On the L and its weekend-long rush hourBy
For many New Yorkers, the L train has come to symbolize the best and worst of the city in 2013. Derided as the train for hipsters and trustafarians who have overrun Williamsburg, it has also become a test line for the MTA’s technological ventures. Thirty years ago, the MTA nearly considered axing the line, and now it’s often one of the most crowded. Perhaps though it’s time for the MTA to yet again assess service patterns on the L line.
The L, as riders have come to know and hate, is generally never not crowded. During the weekday rush hours, it’s often impossible to find space, let alone a seat, and the weekends are much the same. In fact, according to one study, the weekends may actually be worse because of the MTA’s service patterns. In a piece for the Rudin Center’s website, Carson Qing examined L train ridership at Bedford Ave. and discovered that weekend usage in August essentially mirrored normal weekday loads.
Here’s Carson’s take on the data:
What’s remarkable about this case study for Bedford Avenue is that not only are there ridership peaks for long durations on Saturday (8 am to 4 am Sunday) and Sunday (8 am to 8 pm), but entry/exit figures are actually comparable to morning and evening rush hours during the work week: thus, growth in weekend ridership at Bedford Avenue has increased so much that it may very well have resulted in an “extended rush hour” for almost the entire weekend.
Even more remarkable is that the peak entry hours on Saturday night actually extend into the wee hours of Sunday morning for the sampled data, suggesting that the crowded subway platform at 1:30 AM might in fact be quite a common occurrence. Given recent, dramatic changes in demographics and land use patterns in Williamsburg, these unusual peak hour trip patterns should be expected. Not only has there been a well-documented influx in 25-to-34 year olds in Williamsburg (25% of the population, compared to 17% in 2006, according to census data), but there has also been a significant growth in restaurants and bars that are open late on weekends and draw young New Yorkers from across the city to the neighborhood (117% increase in full service restaurants and 59% increase in bars since 2005, according to census business data). The peak entry hours from 12 am to 4 am on a Sunday morning should be expected given the context of how Williamsburg has changed dramatically in just a few short years, as many of the restaurant and bar patrons are likely contributing to this peak period of subway ridership during these late night hours.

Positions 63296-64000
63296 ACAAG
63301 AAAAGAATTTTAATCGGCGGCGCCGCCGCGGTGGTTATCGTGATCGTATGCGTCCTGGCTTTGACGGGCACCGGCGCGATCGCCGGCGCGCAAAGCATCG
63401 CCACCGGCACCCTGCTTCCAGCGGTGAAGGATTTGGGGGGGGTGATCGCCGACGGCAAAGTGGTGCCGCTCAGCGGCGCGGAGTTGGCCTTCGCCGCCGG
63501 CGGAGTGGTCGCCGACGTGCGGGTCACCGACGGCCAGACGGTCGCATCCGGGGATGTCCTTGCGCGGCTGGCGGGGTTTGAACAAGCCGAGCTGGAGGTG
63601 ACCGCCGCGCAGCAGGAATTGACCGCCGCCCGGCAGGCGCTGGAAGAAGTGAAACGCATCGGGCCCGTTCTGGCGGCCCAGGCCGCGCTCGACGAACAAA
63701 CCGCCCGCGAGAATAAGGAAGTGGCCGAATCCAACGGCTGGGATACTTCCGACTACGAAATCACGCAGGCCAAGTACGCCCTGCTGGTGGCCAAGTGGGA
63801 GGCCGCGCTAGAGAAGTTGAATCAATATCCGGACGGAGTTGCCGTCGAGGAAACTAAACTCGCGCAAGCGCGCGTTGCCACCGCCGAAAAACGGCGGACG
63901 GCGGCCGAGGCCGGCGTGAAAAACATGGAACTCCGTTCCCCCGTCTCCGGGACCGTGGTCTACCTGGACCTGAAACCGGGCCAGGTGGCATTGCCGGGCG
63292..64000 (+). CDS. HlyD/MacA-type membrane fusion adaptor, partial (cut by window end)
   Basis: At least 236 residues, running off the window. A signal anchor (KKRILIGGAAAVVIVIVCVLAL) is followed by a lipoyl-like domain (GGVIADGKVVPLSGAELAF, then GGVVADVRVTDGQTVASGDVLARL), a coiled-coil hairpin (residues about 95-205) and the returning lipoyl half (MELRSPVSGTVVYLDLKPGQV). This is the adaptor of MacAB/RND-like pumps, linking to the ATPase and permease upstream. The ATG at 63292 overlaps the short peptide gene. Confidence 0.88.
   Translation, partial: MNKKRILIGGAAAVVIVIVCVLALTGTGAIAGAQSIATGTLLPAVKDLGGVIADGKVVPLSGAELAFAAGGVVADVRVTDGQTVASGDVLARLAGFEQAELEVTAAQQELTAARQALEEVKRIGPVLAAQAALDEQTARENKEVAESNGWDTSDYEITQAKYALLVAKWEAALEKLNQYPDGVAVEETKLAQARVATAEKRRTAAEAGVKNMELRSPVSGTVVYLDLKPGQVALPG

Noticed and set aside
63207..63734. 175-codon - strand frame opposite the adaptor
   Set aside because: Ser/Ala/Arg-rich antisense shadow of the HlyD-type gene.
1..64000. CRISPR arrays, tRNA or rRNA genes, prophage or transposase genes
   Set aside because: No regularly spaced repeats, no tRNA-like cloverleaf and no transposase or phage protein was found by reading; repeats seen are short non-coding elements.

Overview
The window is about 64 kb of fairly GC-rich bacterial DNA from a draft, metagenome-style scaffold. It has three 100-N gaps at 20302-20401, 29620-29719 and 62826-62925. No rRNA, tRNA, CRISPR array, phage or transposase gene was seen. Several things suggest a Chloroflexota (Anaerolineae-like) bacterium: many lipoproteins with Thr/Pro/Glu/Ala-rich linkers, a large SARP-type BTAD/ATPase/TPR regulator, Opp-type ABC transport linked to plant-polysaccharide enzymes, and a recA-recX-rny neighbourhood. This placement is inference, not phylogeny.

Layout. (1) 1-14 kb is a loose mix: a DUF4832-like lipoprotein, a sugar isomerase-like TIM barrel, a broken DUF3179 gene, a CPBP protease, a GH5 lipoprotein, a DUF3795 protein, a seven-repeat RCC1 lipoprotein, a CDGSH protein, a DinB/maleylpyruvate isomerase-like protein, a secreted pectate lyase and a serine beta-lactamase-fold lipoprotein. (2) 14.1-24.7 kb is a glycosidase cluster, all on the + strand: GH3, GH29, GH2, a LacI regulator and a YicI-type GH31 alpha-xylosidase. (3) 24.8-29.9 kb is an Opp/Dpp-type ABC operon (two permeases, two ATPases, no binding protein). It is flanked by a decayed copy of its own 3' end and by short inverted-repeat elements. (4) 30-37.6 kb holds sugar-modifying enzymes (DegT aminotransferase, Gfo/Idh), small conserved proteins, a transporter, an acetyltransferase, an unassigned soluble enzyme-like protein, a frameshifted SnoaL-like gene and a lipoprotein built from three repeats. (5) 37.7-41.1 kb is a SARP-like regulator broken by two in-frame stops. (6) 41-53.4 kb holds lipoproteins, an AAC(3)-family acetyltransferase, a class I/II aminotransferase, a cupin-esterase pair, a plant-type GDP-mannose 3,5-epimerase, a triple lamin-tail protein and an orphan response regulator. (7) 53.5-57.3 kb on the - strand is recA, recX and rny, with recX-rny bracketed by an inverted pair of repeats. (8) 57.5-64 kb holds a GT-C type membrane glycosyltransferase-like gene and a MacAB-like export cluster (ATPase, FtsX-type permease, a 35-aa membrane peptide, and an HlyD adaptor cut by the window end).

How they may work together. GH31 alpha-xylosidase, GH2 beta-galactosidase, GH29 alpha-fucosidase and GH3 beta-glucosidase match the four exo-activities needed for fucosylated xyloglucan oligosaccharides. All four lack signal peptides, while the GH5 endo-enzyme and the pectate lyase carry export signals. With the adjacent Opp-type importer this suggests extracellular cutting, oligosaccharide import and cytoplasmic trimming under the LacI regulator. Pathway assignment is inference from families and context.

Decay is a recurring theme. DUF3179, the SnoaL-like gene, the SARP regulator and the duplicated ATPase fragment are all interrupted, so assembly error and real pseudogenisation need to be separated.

These trends reveal that due to the growth in weekend ridership on the L-train, conventional assumptions of travel demand for this particular subway line may no longer be appropriate, and may require some adjustments in service offerings during weekend evenings, late nights, and other times of day. According to subway schedules, the MTA currently runs roughly 43 Manhattan-bound trains on the L during a weekday morning rush hour (8 am-12 pm) and 48 Manhattan-bound trains during Saturday afternoon (4 pm-8 pm), falling to roughly 32 on Saturday night (8 pm -12 am) and 13 during weekend late-night hours (12am-4 am Sunday). With only 13 trains during one of the busiest travel periods of the entire week, crowded platforms at Bedford Avenue and nearby stations during late Saturday nights/early Sunday mornings will likely be commonplace going forward.
This is but a snapshot of one weekend in Williamsburg, but it should lead to further studies. Ultimately, transit planners have to assess if the L train’s weekend rush hour requires extra service? It’s long been the rule that transit ridership is highest during peak hours surrounding the work week, but the L train — which runs past some popular nightlife areas — has bucked that trend recently. Thirteen trains over a four-hour period may not be enough to meet demand.